Readers, What Ruins Your Reading Experience?

Happy Friday, folks!

I would like to begin by extending a sincere thank you to new subscribers. Your support never goes unnoticed. I danced a jig this morning in celebration!

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My dancing is closer to this than you might imagine.

I love reading good stuff. So do you. After all, good stuff is…well…good!

But readers are intuitive creatures. Sometimes we pick up a book, read a couple of pages, and instantly determine that it isn’t for us. The range of reasons as for why we are sometimes quick to abandon a book is broad. Did we detect something off about the author’s writing style? Was the beginning of the story too confusing to grasp? Did the blatant vulgarity rub us the wrong way? Allow me to share what turns me off when it comes to books. Then, I’d love to hear what ruins your reading experience.

Poor Dialogue

For me, poor dialogue is a deal-breaker. Take a gander at some of my favorite movies…

  • In Bruges
  • Django Unchained
  • The Road to El Dorado (yes, the animated movie. I say that proudly).
  • The Boondock Saints
  • Good Will Hunting
  • Casino Royale
  • Reservoir Dogs
  • Whiplash

Throw in House M.D. and Freaks and Geeks on the TV side of things and you can probably guess that I love when characters talk. But more importantly, I love when characters talk well. I appreciate wit. I appreciate chemistry in conversation. I appreciate natural speech.

Now don’t get me wrong. I have no issue with dialogue that isn’t flashy. Neither Man of Steel nor Avatar, two films I have watched many times over, boast dialogue that is particularly profound or clever.

*cue transition to books*

But I cannot stomach dialogue that is wrong. If I read something and think, people don’t talk like that, I won’t bother reading on. Sorry. Flow in dialogue is essential for me. Directly addressing somebody by name in every line is a no-no. Shoehorning exposition into conversations where exposition does not belong is a no-no. Forced banter is a no-no. If I read a passage of dialogue aloud and it does not sound human, I can’t go on.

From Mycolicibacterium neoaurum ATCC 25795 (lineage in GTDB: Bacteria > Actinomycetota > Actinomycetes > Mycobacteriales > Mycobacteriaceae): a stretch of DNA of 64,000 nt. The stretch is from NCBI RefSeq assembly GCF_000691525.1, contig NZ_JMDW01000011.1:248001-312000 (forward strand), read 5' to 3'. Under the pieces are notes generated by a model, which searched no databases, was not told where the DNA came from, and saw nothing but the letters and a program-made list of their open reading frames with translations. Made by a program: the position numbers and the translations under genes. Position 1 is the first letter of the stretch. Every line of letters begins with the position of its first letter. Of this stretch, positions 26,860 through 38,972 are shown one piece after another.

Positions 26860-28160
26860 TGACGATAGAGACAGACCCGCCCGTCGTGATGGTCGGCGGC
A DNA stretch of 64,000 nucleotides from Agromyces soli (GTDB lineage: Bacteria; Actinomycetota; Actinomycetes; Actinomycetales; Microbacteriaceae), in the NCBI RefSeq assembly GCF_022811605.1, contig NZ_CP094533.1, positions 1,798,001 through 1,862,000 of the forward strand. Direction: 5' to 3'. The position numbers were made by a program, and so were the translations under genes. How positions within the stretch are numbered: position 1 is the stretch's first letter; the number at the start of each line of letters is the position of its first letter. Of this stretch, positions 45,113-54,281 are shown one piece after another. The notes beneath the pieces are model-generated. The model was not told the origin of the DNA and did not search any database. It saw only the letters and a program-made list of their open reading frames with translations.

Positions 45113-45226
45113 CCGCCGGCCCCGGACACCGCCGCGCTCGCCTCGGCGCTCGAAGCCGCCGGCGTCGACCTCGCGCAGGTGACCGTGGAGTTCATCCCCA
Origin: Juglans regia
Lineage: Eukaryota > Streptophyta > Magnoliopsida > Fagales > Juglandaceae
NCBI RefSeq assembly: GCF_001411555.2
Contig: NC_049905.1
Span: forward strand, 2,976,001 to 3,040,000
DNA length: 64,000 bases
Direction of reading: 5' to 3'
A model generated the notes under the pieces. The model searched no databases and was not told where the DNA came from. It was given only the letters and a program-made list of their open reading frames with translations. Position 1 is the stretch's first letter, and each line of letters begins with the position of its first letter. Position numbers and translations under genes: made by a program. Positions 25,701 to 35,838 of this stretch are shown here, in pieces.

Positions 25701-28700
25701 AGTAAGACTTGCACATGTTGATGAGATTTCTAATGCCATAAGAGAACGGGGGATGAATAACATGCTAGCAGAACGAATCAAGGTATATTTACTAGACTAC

Fellow writers: Let’s be mindful of the words we put in our characters’ mouths. We owe it to the readers.

Ridiculous Character Names in Fantasy and Sci-Fi

After I publish my novel, somebody somewhere is going to find this post and call me out for being a hypocrite. Ladies and gents, you could hardly imagine what names I have given to some of my characters. And you could hardly imagine what names I have on a list waiting to be given to characters. I would give you a glimpse, but you would scoff. Scoff! *read as Josh Peck.*

If somebody were to find this post and call me out for attributing preposterous names to my characters, I would point them to the header, which reads “Ridiculous Character Names in Fantasy and Sci-Fi.

“J.J., how could you discriminate against my genre?!”

Fear not, troubled voice. Fantasy is magnificent and sci-fi provides for great storytelling. But this particular qualm lies exclusively with these two types of story. Often times the names of the characters in these invented worlds are absurd, octo-syllabic derivatives of Latin inspired by Yiddish and rooted in Tolkien’s Elvish. I can’t bear it. My ability to connect with the world is diminished immediately. How could I possibly get on board with a story if every character has a name that hardly sounds human? If an antagonist’s name is riddled with ‘x’s and ‘q’s, I won’t be able to take the guy seriously.